Truss Styles


Plank-Lattice (Town Lattice) Truss:

plank-lattice-trussThe Plank-lattice Truss (often referred to as the Town Lattice Truss)

The plank-lattice design was first patented in 1820 by architect Ithiel Town of New Haven, Connecticut. Mr. Town promoted the use of his invention, sending agents all over New England. If a builder chose to use the design, Town’s agent would license him for a one-dollar royalty per foot of bridge. If a builder was found using the design without permission, the royalty fee was doubled. Town made his fortune not by building bridges, but by selling the rights to use his design.

The timber bridges were fastened together with mortise and tenon, tediously drilled, chiseled, and–finally–pegged. The lattice bridge is constructed entirely of planks instead of the heavy timbers used in the Queenpost and Kingpost trusses. The planks, usually of spruce or hemlock, are simply fastened with hardwood pegs called treenails (pronounced trunnels). A lot of treenails are needed however–it was noted by a bridge carpenter that over 2,500 holes must be drilled to receive nearly a thousand treenails to assemble a 100-foot lattice highway bridge.

The treenails are used to pin the chord planks together on both sides of the lattice and to pin the lattice planks together where they cross. The chords usually consist of four layers of planks– two layers on each side of the lattice. A strong chord requires that the planks should not be less than thirty feet long and that the plank pairs should overlap one another by half their lengths. The chord-plank pairs are pinned together at a lattice-plank crossing with three or four treenails. The lattice-plank crossings are secured with two treenails except where the chords cross.

The plank-lattice design calls for four chords on each truss–the lower chord and secondary lower chord and the upper chord and secondary upper chord. The bridges built with the four pairs of chords have held up well over the years against wind, water, and heavy loads. Only three of Vermont’s plank-lattice bridges built without upper secondary chords survive–the School House Bridge in North Troy, the Scott Bridge in Townshend, and the Worrall Bridge in Rockingham. All three have required additional bracing.

“The main thing about the plank lattice was, it was the cheapest and easiest to build,” says Paul Ide, framer and joiner of bridges and barns. “Any carpenter would be able to build it quickly, without large dimension timber. You didn’t need anything thicker than three inches for your chords, and generally, you didn’t need a plank longer than thirty-two feet.”

The usual angle in the lattices constructed in Vermont is 45 degrees, with some as steep as 55 degrees. The average length of Vermont’s surviving lattice truss bridges is 105 feet. Plank sizes are typically three by eleven inches with the lattice spaced at three-foot intervals.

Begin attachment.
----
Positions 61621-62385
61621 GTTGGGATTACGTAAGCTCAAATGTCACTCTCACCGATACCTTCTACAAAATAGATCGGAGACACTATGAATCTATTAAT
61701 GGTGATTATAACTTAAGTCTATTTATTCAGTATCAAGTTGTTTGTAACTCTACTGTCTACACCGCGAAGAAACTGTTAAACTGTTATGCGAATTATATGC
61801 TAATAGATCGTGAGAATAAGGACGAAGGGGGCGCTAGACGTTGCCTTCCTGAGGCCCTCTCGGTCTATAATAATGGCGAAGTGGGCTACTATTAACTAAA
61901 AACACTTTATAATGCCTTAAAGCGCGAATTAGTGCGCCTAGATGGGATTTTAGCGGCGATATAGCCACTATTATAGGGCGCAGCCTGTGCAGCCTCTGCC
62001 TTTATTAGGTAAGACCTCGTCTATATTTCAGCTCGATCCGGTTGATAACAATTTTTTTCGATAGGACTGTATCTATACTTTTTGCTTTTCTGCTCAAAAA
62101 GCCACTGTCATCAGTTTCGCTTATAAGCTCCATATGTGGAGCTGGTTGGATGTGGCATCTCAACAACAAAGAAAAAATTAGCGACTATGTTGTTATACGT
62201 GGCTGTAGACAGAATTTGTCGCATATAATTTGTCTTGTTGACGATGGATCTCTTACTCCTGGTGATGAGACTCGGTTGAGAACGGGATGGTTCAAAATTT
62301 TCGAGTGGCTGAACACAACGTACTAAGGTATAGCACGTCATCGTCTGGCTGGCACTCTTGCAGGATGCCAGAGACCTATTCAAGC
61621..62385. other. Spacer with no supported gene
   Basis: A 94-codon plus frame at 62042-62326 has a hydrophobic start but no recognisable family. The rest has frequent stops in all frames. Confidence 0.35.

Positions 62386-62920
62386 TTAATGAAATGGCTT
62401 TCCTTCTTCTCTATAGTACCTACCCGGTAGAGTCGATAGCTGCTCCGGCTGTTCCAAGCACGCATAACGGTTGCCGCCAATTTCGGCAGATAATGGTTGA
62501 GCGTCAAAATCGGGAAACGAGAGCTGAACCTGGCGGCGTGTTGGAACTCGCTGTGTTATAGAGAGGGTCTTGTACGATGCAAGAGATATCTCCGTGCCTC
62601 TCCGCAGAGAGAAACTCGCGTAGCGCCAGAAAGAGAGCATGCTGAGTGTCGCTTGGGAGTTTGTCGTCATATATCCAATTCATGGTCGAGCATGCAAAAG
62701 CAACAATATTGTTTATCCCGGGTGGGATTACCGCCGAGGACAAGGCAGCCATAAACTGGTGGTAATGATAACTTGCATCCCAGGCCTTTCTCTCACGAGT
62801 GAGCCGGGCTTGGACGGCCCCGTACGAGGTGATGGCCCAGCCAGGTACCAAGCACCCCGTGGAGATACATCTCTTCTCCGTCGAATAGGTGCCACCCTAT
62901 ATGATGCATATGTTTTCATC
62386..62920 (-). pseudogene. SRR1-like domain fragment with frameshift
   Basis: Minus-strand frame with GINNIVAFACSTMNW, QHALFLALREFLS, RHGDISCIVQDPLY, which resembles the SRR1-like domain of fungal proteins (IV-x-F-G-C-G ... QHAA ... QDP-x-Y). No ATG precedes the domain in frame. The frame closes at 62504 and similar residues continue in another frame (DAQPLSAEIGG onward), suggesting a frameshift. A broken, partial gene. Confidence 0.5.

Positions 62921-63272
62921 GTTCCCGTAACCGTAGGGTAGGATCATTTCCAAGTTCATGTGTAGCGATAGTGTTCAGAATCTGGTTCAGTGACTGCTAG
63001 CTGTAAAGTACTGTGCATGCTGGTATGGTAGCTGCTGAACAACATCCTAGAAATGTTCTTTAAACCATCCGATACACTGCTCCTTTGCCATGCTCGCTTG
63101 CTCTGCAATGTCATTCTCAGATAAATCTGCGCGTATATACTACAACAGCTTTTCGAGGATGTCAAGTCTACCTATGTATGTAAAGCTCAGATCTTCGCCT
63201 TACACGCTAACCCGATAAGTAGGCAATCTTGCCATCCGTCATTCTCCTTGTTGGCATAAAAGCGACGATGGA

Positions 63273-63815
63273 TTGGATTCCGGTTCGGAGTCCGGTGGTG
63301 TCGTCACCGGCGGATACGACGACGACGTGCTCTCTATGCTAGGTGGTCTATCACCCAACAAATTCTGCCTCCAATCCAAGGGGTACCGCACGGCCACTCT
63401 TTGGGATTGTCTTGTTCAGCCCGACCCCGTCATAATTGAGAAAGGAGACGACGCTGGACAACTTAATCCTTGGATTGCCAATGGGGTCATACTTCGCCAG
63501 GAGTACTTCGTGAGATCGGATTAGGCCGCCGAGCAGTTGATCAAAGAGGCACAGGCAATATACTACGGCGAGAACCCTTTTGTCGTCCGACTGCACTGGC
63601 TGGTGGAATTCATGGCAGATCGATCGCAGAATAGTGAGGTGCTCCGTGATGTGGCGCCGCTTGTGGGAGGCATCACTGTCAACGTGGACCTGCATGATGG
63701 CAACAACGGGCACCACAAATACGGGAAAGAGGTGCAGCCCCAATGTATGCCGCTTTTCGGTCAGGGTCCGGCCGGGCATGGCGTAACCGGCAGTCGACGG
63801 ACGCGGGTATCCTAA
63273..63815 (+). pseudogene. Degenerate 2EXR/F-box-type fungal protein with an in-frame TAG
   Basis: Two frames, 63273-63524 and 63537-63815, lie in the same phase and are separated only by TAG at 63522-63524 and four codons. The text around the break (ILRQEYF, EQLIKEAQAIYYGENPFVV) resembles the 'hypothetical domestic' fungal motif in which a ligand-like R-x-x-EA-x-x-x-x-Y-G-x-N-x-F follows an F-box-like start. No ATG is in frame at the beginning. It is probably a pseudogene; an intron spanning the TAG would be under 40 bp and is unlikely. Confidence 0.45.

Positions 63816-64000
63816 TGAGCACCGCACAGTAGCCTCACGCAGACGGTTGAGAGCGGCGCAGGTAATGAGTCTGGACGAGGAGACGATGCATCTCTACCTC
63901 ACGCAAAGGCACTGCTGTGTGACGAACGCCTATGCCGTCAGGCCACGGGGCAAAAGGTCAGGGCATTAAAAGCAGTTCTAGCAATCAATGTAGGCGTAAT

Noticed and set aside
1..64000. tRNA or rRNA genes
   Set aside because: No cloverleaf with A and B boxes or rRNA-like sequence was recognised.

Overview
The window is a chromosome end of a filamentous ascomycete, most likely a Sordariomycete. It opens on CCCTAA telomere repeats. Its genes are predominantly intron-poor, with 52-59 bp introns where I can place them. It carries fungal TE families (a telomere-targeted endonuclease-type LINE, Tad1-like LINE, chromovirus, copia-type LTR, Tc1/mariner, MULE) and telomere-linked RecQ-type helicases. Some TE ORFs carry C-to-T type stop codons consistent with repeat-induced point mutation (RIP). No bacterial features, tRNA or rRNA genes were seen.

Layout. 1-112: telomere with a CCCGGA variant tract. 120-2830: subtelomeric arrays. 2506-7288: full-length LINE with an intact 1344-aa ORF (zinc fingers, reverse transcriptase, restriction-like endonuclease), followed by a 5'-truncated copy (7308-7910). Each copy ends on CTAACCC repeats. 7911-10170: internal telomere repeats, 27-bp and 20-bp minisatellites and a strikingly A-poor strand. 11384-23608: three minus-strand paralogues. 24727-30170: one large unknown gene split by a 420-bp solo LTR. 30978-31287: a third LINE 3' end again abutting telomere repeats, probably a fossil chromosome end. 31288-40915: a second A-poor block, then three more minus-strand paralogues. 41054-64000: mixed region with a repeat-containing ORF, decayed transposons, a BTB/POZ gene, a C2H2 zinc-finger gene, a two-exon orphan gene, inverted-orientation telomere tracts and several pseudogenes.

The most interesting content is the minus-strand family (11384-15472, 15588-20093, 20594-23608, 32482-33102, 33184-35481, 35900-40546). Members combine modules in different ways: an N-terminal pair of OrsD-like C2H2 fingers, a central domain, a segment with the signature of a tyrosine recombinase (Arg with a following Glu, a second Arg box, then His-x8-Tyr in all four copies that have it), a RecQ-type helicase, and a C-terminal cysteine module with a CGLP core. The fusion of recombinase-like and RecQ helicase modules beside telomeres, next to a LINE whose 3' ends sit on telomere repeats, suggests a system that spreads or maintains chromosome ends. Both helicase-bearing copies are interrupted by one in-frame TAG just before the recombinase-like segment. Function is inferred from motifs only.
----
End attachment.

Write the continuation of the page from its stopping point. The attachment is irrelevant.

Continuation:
From Spanning Time Vermont’s Covered Bridges, by Joseph C. Nelson

Kingpost Truss:

kingpost-trussThe Kingpost truss, in its simplest form, is found in frame buildings where there is a need to provide large spaces without columns or load bearing walls. The most common form found today supports the roofs of small commercial buildings and the ubiquitous post-World War II ranch- style homes those rambling houses with the low-pitched roofs and no useful attic space. These mass-produced roof trusses, found in any lumber yard, are descended from the structures used in the huge old barns and meeting houses that had cavernous interiors, constructed with post and beam and fastened with mortise and tenon.

The Kingpost truss was adapted to support the shorter bridge spans. It was probably first used with small open-work bridges, and it represented quite an improvement over stringer bridges, in which the trunks of trees were simply thrown over a stream.

In the Kingpost truss, a timber called the Kingpost, is in effect, suspended by its top end by two diagonal timbers whose ends are braced on the ends of the chord above the abutments on each stream bank. The center of the chord is suspended from the Kingpost. The weight of the bridge is transmitted to the ends of the chord through the Kingpost braces. The Kingpost braces are said to be in compression, squeezed between the chord-ends and the Kingpost by the weight carried by the Kingpost. The Kingpost, being stretched by the weight of the roadway and the outward thrust of the Kingpost braces, is said to be in tension. The chord is in tension as well, supported at the abutments and by the Kingpost and stretched by its own weight and the weight of the roadway. As long as the truss, its joints, and its timber members are strong enough to bear the stresses of compression and tension, the bridge will stand.

The carrying capability of the Kingpost truss requires that the angles between the Kingpost braces and the chords not get too small, meaning that a wider stream would require a really tall Kingpost. The maximum practical span for a Kingpost bridge is a little over forty feet. Longer spans require a more sophisticated truss. The Queenpost truss, for example.

From Spanning Time Vermont’s Covered Bridges, by Joseph C. Nelson

Howe Truss: